Tibetan culture, language, religion, and people. Many end
up at the Refugee Reception Center in McLeod Ganj, a village
in the Himalayan foothills above Dharmsala. It was from here
in the 1960s, in the early days after his arrival, that the
Dalai Lama consolidated his hold on Tibetans in exile. During
the past 20 years he has become one of the worlds highest-profile
With his celebrity status, however, have come crowds. And
as a result McLeod Ganj is rapidly reaching the limit of its
capacity to cope with the enormous numbers of people who flock
here every year. The reception center is constantly full;
up to 50 refugees are resettled here each week.
Indians join the backpackers who throng the narrow and increasingly
filthy streets of McLeod Ganj, hanging out with monks, trading
snippets on the latest yogic meditation classes and espresso
bars to spring up, getting stoned, and hoping, like everyone
else, to catch a glimpse of the Dalai Lama.
McLeod Ganj is being buried beneath the weight of it all.
Just outside the Refugee Reception Center, the stench of open
drains assaults pedestrians who must walk nimbly to avoid
disappearing into the deep holes dug for a new sewerage system.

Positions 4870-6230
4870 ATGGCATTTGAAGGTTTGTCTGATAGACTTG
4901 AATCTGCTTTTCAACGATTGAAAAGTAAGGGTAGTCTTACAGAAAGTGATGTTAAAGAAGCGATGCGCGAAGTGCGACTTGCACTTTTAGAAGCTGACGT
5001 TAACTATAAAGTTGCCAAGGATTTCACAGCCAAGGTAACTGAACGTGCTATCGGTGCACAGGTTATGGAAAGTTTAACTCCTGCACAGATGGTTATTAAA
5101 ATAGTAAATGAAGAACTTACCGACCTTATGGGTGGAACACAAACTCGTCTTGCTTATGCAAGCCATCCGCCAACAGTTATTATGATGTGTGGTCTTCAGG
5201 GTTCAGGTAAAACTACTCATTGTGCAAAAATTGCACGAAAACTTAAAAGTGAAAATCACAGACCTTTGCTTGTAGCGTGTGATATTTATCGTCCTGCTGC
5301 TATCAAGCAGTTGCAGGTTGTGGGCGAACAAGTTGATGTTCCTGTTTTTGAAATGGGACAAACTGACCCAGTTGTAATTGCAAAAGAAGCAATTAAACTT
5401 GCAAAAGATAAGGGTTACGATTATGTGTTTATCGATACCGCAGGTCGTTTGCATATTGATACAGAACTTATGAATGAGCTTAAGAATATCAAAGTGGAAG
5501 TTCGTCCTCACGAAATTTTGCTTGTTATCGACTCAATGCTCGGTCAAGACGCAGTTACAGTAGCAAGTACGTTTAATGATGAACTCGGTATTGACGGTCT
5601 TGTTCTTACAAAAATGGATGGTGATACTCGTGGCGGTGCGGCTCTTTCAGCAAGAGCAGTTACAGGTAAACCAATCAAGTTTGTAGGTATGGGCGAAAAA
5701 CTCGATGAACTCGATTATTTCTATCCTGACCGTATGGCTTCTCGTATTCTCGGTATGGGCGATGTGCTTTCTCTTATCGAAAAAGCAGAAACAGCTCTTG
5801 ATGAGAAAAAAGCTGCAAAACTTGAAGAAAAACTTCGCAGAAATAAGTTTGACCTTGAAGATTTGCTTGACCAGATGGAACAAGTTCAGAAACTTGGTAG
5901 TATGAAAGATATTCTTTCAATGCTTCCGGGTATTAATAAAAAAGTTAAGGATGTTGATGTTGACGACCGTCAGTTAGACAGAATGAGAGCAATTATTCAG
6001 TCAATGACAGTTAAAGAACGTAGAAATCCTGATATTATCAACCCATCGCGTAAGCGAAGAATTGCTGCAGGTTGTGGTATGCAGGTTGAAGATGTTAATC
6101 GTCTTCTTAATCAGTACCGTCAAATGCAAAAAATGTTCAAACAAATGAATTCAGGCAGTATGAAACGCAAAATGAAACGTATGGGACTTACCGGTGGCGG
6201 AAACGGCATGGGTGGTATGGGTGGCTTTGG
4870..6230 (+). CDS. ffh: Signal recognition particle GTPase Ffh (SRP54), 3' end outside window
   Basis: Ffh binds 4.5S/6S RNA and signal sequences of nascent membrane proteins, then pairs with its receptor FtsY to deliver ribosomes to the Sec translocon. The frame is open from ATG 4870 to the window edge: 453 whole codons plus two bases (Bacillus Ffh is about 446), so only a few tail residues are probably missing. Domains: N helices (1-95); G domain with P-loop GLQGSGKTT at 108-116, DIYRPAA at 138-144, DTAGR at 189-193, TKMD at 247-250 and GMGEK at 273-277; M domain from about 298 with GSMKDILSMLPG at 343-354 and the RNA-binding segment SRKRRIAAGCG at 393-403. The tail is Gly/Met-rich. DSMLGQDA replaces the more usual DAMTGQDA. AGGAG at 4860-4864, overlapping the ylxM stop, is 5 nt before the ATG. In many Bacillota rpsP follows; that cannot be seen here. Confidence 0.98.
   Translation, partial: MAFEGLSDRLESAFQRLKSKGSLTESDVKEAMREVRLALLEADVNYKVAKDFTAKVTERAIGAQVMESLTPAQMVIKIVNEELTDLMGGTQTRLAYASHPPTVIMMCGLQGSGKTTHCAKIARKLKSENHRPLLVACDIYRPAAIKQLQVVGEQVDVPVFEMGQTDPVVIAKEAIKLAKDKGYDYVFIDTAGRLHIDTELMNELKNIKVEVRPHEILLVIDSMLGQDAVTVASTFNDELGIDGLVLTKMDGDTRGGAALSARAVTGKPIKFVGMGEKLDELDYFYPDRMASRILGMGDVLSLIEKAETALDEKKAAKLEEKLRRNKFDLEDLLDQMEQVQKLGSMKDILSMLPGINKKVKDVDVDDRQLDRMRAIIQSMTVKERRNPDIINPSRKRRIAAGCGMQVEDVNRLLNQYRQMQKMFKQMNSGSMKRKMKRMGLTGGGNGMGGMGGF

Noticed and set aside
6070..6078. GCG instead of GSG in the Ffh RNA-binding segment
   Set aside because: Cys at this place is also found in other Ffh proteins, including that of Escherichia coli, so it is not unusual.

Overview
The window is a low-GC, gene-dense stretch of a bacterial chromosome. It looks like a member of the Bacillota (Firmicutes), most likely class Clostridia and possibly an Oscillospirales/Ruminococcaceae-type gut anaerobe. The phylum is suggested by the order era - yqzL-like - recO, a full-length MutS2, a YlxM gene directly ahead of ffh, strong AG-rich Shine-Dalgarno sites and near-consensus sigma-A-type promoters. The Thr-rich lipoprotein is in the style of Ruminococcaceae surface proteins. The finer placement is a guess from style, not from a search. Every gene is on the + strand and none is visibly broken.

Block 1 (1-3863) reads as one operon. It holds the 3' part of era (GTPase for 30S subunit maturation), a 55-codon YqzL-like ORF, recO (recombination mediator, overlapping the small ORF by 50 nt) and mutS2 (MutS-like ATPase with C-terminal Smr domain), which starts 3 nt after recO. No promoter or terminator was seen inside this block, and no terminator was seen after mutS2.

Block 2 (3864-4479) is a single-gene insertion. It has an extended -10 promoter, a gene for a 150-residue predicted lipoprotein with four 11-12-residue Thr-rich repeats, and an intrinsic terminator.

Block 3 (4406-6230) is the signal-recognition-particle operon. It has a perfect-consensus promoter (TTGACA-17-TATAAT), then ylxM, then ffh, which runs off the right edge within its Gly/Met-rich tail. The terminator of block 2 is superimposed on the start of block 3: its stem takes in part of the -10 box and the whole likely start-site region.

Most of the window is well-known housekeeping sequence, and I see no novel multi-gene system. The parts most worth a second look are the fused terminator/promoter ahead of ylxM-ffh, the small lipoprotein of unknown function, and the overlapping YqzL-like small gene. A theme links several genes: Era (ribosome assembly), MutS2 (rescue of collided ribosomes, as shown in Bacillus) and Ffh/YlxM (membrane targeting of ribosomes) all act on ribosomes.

From the sunny verandas of a dozen cafés, tourists
gaze out, not over a verdant valley but onto hillsides covered
with garbage, dumped there because there is no landfill or
institutionalized collection system. The economy has
developed, but the area has become backward in some ways,
says Raksha Bhatia, whose family has lived in McLeod Ganj
since 1940, when her father went into business building barracks
and hangars for local army garrisons.
The fate of McLeod Ganj speaks volumes about the nature of
the Tibetans existence in India. As a refugee community,
they are marking time before they can return to their homeland.
The Tibetans are not part of the system, they dont
have a say or vote, so theres generally no thought of
taking responsibility. Its a refugee mentality,